“The function of a [leader] shall, therefore, be to see that the dominating or the ruling classes do not have any scope for exploitation,” he said. “The moment one class turn into exploiters, the life of the majority becomes miserable; a few enjoy at the cost of many whose lot is only to suffer. More than that, in such a state of society both the few and the many get degenerated. The few (exploiters) degenerate themselves due to [an] excess of physical enjoyments, and the many (exploited) cannot elevate themselves, because all their energy is taken up in mundane problems .... Hence, for the physical, mental, and spiritual welfare of the administrator and the administered of the society as a whole, it is essential that no one be given any scope to exploit the rest of the society.”

Leaders then are active participants, they are like watchdogs, keeping an eye on signs of exploitation and then doing something about it. It seems to me, the primary quality of a leader is someone who is concerned with the well-being of humanity as a whole. A leader is not someone who cares only about their selfish pleasures. I won't speak for everyone, but I'll say for myself, I have an expectation a leader will swoop in out of nowhere and save us all. And furthermore, that a leader possesses skills and qualities that I do not. Like they're magical beings while I'm a mere human. Is that true though?

Vince Lombardi said, “Leader's aren't born, they are made.” That means we all possess the potential to be leaders. We all have the power to change something, to do something. We may not all trigger systemic change like Rosa Parks, but maybe. We'll never know if we don't try.

I dream of a world where we recognize we all have the potential to become leaders. A world where we understand leaders are not necessarily those in power and could be anyone, including us. A world where we each do our part to shepherd humanity toward a brighter tomorrow.

Another world is not only possible, it's probable.

Sunday, January 7, 2018

Fate Belongs to Us



I had a moment on New Year's Eve where I thought about going to bed before midnight. It would have been easy – I was in my room, lying down, waiting for the minutes to tick closer to 12. For the first time in my life, I realized a year is a collection of days and in some ways the start date is meaningless and arbitrary. Particularly because the Jewish New Year, which takes place in September or October, seems more in alignment with marking the phases of my life.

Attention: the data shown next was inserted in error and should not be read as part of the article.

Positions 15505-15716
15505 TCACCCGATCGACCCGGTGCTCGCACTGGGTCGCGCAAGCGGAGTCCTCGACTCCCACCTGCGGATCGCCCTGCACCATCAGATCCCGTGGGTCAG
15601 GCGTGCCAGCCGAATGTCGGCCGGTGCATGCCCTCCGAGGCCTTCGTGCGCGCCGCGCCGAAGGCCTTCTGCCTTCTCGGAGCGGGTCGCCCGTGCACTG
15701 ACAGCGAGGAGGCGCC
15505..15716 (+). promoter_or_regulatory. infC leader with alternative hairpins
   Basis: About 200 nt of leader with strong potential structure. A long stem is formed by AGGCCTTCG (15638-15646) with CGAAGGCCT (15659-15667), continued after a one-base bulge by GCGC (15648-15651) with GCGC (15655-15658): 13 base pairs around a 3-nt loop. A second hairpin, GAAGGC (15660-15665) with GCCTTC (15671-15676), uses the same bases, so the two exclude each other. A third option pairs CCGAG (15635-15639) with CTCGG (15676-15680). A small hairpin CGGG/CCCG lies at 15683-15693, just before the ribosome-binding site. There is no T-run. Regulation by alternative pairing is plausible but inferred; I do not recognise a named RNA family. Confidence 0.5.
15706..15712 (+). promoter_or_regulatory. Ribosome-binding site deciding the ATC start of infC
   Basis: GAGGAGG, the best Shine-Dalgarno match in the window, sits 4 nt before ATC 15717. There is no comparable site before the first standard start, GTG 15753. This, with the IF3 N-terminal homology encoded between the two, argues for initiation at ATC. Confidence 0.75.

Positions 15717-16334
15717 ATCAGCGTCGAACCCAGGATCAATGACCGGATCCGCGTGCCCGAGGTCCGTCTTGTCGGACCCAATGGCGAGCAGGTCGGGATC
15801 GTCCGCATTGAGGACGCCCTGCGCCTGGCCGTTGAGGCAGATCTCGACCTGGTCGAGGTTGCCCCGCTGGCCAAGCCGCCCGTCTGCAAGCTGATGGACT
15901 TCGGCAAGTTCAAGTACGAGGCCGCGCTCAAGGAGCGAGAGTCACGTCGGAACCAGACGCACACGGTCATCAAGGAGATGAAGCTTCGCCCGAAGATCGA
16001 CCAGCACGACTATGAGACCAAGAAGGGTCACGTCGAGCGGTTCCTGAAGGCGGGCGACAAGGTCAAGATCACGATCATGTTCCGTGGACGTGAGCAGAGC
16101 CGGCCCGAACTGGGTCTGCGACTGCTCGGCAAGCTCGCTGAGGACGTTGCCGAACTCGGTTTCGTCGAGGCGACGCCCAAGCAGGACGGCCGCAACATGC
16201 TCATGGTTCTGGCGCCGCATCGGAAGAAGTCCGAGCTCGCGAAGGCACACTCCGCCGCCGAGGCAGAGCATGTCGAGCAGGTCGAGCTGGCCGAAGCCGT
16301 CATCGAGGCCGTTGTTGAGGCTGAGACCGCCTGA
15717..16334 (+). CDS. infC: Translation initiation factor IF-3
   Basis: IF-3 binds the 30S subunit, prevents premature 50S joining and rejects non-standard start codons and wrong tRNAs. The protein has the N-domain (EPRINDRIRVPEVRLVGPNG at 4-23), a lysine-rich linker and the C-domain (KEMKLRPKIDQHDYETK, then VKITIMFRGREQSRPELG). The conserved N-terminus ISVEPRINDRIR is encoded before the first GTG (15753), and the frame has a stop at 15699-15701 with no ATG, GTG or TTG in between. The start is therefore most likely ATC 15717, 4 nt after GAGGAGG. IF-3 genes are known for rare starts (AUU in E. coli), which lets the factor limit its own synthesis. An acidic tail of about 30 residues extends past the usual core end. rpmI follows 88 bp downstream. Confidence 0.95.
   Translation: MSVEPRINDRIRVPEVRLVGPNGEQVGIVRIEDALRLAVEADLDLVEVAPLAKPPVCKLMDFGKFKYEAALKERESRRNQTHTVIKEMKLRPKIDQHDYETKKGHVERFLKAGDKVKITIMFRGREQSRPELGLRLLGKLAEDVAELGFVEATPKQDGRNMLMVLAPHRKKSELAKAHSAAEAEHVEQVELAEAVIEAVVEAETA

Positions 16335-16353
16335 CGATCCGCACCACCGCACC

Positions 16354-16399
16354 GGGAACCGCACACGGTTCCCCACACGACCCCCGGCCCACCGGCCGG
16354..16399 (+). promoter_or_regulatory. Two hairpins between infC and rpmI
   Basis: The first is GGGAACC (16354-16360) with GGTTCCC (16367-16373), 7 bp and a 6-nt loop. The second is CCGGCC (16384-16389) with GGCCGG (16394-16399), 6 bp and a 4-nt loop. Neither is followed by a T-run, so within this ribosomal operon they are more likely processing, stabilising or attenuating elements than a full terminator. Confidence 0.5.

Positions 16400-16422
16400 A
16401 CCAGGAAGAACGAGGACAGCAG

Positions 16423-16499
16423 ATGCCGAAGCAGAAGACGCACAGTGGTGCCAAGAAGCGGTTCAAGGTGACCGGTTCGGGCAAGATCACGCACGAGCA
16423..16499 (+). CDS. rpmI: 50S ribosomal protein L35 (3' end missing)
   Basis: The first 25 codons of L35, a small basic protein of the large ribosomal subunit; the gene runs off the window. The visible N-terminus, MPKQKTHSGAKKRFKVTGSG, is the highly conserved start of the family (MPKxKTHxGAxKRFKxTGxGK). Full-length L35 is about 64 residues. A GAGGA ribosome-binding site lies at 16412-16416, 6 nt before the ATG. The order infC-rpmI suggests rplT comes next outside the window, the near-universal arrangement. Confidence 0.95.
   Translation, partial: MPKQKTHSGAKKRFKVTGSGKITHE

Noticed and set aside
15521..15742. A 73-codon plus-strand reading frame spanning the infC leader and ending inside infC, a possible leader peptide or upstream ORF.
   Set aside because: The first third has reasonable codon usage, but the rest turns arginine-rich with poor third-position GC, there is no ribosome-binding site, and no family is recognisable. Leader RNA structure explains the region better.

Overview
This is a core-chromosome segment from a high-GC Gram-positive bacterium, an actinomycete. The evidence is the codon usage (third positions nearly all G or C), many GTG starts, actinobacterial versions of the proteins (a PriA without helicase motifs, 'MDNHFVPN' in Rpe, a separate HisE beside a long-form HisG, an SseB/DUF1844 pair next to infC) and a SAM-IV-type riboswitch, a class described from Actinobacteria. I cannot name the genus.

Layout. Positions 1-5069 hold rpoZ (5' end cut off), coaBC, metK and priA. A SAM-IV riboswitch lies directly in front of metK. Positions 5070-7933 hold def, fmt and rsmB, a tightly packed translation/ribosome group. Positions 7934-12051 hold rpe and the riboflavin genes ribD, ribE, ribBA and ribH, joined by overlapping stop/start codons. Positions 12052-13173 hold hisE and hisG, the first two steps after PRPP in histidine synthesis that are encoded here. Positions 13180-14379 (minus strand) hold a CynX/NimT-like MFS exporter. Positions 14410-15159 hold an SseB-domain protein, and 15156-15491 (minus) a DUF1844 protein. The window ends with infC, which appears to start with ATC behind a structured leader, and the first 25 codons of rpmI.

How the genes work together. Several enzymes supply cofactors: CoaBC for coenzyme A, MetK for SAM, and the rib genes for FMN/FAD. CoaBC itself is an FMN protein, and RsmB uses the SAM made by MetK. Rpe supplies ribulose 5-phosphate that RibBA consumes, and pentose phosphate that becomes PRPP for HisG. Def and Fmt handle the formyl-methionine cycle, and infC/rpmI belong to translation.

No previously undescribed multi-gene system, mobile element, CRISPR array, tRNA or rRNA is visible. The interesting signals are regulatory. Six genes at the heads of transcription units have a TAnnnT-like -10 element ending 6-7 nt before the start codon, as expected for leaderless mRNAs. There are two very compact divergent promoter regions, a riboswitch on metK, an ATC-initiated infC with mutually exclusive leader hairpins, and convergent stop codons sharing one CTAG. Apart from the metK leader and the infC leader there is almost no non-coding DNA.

I think the other reason the start of the new year didn't excite is me because I've blown past all the mile markers I set for myself, and others set for me. A psychic told me by age 30 I'd have two elementary-aged children. Another told me in 2017 I'd meet my romantic partner. Two years ago I thought I'd be engaged this past winter. Those dates came and went without any of the predictions coming true. I bring that up because this is the first year I have zero expectations for the year. This is the first time the year ahead of me is a big question mark.

We make our own fate. Photo by Cristian Escobar on Unsplash.

All around me people are making their new year's resolutions or intentions or goalsetting while I'm not. A part of me feels anxious about that, like I should be doing the same thing because otherwise the year will be terrible and I'll be miserable, but I also realize the year is a collection of days and can start over at any time. Instead of freaking out that I haven't planned my whole life, I'm recognizing I can make plans when I'm ready. I know goals are important because they give us direction, but right now I'm building my trust muscle, trusting that when it's time for me to make a goal, I will. It could be a random day in April and that would be fine.

This year I'm understanding more deeply the future is not laid out before me like a bread crumb trail. The future is a culmination of past actions, some that are out of my awareness.

My spiritual teacher said, “The stars do not control you; your original actions control you. And where the original action is not known to you, but the result is known to you, the result is experienced by you, you say it is fate.”

There's a freedom in realizing my past actions dictate my future because it means anything is possible. It means I could head in any direction and anything could happen to me this year. Life is a precious collection of moments that are largely unplanned. I don't want to miss out on the treasures because I'm too busy following a schedule I set for myself. This year I'm really and truly open to whatever is and that feels like a good thing.

I dream of a world where we take the pressure off ourselves to plan our whole lives. A world where we realize the new year can start for us at any time. A world where we remember plans are more like guidelines and nothing is set in stone. A world where we recognize fate belongs to us and we can take our time.

Another world is not only possible, it's probable.